The process of Judicial Review is arguably another equally important way in which the UK courts are able to exert their Judicial power over Parliament. Through enabling public bodies to be subjected to legal scrutiny and challenge, the constitutional significance of the rule of law is reinforced. Although primary legislations of Parliament are exempted from Judicial Review, there is no such restriction on secondary or delegated legislation, and thus the administrative courts are essentially able to question the implementation or the legality of statutory instruments delegated by Parliament. Whilst many view Judicial Review as an effective way of holding public bodies, including the government, to account and ensuring the legality of public policy, others have argued that it has enabled unelected judges to gain inappropriate power. For example, former Conservative leader and home secretary Lord Howard expressed his concern over the manner in which “more and more decisions are being made by unelected, unaccountable judges, instead of accountable, elected Members of Parliament who have to answer to the public for what happens.” 5The sort of rhetoric expressed by Lord Howard is not unpopular, with the issue of judicial review and the increasing power of the courts being one of great contention and debate. This was especially of great significance in the case of R (Evans) v Attorney General 2015 UKSC 216, popularly characterised as the ‘battle between the judiciary and the executive’. The key underlining issue of the case was whether the Attorney General was able to utilise his veto under the Freedom of Information Act 7to override a judicial decision. It was held by a 5:2 majority that the Attorney General’s veto under the act was not valid, as a member of the executive could not override a decision of the courts purely on the basis that he did not express the same views. In his extended judgment, Lord Neuberger went further and discussed his own views on the constitutional importance of the judiciary. According to Lord Neuberger, “a decision of a court is binding as between the parties and cannot be ignored or set aside by anyone, least of all the executive”, and secondly, that it is “a fundamental rule of law that decisions and actions of the executive are … reviewable by the court at the suit of an interested citizen.” 8Here, Lord Neuberger is essentially reinforcing the way in which the rule of law is a core principle of the UK constitution, and cannot be challenged or undermined even by the executive. Such narrative is also found in the case of R (On The Application Of Jackson) V Attorney General 2005 UKHL 569, where Lord Hope states that ‘The rule of law enforced by the courts is the ultimate controlling factor on which our constitution is based10.’ He continues, ‘Parliamentary sovereignty is no longer, if it ever was, absolute.’ By arguing such, Lord Hope contends that the rule of law, as implemented by the UK courts, is more central to the constitution than parliamentary sovereignty, which he believes no longer exists in the strict Dicyan sense, thus holding the UK courts to the same standard, or an even higher one than Parliament.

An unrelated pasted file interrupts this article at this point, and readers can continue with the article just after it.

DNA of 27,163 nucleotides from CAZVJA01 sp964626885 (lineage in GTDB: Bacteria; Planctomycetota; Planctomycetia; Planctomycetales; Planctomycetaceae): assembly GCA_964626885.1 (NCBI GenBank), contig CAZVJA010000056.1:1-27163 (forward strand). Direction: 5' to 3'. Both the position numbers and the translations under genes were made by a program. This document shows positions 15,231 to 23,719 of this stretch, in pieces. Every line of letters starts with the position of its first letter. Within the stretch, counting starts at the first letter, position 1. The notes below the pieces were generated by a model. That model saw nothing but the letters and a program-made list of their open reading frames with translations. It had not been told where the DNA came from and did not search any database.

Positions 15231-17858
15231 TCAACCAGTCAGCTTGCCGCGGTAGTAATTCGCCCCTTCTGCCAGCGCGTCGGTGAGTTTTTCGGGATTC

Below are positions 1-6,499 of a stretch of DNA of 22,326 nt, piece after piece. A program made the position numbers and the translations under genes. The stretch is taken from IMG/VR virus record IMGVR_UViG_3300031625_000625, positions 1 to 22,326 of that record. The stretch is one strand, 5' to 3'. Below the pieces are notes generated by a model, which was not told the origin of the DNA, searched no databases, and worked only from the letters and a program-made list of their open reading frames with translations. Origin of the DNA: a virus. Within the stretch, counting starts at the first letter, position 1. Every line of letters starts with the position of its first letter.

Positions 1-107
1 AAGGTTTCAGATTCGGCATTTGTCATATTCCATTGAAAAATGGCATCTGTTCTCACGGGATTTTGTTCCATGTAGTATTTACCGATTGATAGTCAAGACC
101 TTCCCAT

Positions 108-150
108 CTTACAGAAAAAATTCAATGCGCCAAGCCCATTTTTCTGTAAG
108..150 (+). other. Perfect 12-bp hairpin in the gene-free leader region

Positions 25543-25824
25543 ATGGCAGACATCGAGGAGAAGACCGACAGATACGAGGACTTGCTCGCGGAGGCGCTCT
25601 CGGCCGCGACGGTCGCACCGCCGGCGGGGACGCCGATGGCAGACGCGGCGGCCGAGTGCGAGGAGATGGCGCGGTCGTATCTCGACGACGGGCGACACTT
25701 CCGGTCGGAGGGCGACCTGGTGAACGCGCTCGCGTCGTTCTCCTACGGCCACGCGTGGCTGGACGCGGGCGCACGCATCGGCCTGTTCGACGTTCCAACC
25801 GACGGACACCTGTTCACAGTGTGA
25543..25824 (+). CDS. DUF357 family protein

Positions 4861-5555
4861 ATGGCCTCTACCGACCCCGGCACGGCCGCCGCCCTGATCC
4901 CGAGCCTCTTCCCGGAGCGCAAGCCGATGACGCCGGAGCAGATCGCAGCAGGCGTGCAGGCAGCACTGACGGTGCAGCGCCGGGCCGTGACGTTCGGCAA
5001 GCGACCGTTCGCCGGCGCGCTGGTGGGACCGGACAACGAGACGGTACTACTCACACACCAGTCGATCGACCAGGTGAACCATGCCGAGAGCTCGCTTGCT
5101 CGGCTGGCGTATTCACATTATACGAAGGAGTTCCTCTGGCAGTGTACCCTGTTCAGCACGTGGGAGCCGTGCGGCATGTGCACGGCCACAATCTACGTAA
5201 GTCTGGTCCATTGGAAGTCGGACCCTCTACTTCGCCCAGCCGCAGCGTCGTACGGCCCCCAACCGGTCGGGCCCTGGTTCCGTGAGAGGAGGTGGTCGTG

However, even if we were to contend that the UK courts are not subordinate to Parliament, to say that they have acquired the confidence to take on a role similar to that of constitutional courts elsewhere is arguably an overreach. If we compare the Supreme Court of the United States to that of the United Kingdom, we begin to see the stark differences between the two distinct constitutions and thus the different limits placed on their respective justices. The key differences are best highlighted through the historic case of Marbury v. Madison, 5 U.S. 1 Cranch 137 180311, which created precedent for judicial review cases in the US and established the utmost importance of the American constitution. By ruling that the court were not legally permitted to issue the writs of mandamus and that the act that legislated such is invalid, the courts essentially established themselves as ‘the final arbiter of the constitutionality of congressional legislation.’ Whilst the US Supreme Court are able to strike down legislative acts from the executive that fail to comply with the constitution, the UK court holds no such power. This is largely due to the fact that unlike the US, we hold no single written and codified constitution, but rather a combination of constitutional principles, the most longstanding of which is ‘Parliamentary Sovereignty’. According to Dicey, one of the conceptions of Parliamentary Sovereignty is that ‘the right to make or unmake any law whatever: and, further, that no person or body is recognised by the law of England as having a right to override or set aside the legislation of Parliament.’12 Whilst many legal academics and judges such as Lord Hope may argue that Parliamentary Sovereignty no longer exists in such a narrow sense, this long standing principle means that the UK courts cannot directly and explicitly override an act of Parliament, as this would not be within their judicial power. Thus, unlike the US Supreme Court, the UK courts have limitations on their judicial power and so are not wholly similar in their functions.